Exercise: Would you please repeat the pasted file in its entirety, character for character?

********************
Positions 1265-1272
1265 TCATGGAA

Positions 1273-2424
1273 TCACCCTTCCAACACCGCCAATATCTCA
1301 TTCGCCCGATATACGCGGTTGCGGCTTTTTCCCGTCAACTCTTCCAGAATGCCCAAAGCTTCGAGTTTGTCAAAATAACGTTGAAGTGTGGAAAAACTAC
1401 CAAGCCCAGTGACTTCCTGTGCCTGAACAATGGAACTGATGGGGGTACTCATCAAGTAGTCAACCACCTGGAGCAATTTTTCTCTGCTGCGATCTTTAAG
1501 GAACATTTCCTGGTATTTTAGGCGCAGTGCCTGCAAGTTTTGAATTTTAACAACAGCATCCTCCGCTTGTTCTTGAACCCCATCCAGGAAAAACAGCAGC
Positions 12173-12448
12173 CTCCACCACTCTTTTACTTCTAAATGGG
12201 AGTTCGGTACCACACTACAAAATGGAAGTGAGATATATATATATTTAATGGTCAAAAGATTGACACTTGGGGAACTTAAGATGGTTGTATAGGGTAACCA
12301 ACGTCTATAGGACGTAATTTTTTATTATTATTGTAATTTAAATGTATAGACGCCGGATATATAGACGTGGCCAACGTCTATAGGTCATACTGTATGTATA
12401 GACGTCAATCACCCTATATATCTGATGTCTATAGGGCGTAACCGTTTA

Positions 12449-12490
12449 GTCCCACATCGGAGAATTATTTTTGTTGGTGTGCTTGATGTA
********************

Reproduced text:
Positions 1265-1272
1265 TCATGGAA

Positions 1273-2424
1273 TCACCCTTCCAACACCGCCAATATCTCA
1301 TTCGCCCGATATACGCGGTTGCGGCTTTTTCCCGTCAACTCTTCCAGAATGCCCAAAGCTTCGAGTTTGTCAAAATAACGTTGAAGTGTGGAAAAACTAC
1401 CAAGCCCAGTGACTTCCTGTGCCTGAACAATGGAACTGATGGGGGTACTCATCAAGTAGTCAACCACCTGGAGCAATTTTTCTCTGCTGCGATCTTTAAG
1501 GAACATTTCCTGGTATTTTAGGCGCAGTGCCTGCAAGTTTTGAATTTTAACAACAGCATCCTCCGCTTGTTCTTGAACCCCATCCAGGAAAAACAGCAGC
Positions 12173-12448
12173 CTCCACCACTCTTTTACTTCTAAATGGG
12201 AGTTCGGTACCACACTACAAAATGGAAGTGAGATATATATATATTTAATGGTCAAAAGATTGACACTTGGGGAACTTAAGATGGTTGTATAGGGTAACCA
12301 ACGTCTATAGGACGTAATTTTTTATTATTATTGTAATTTAAATGTATAGACGCCGGATATATAGACGTGGCCAACGTCTATAGGTCATACTGTATGTATA
12401 GACGTCAATCACCCTATATATCTGATGTCTATAGGGCGTAACCGTTTA

Positions 12449-12490
12449 GTCCCACATCGGAGAATTATTTTTGTTGGTGTGCTTGATGTA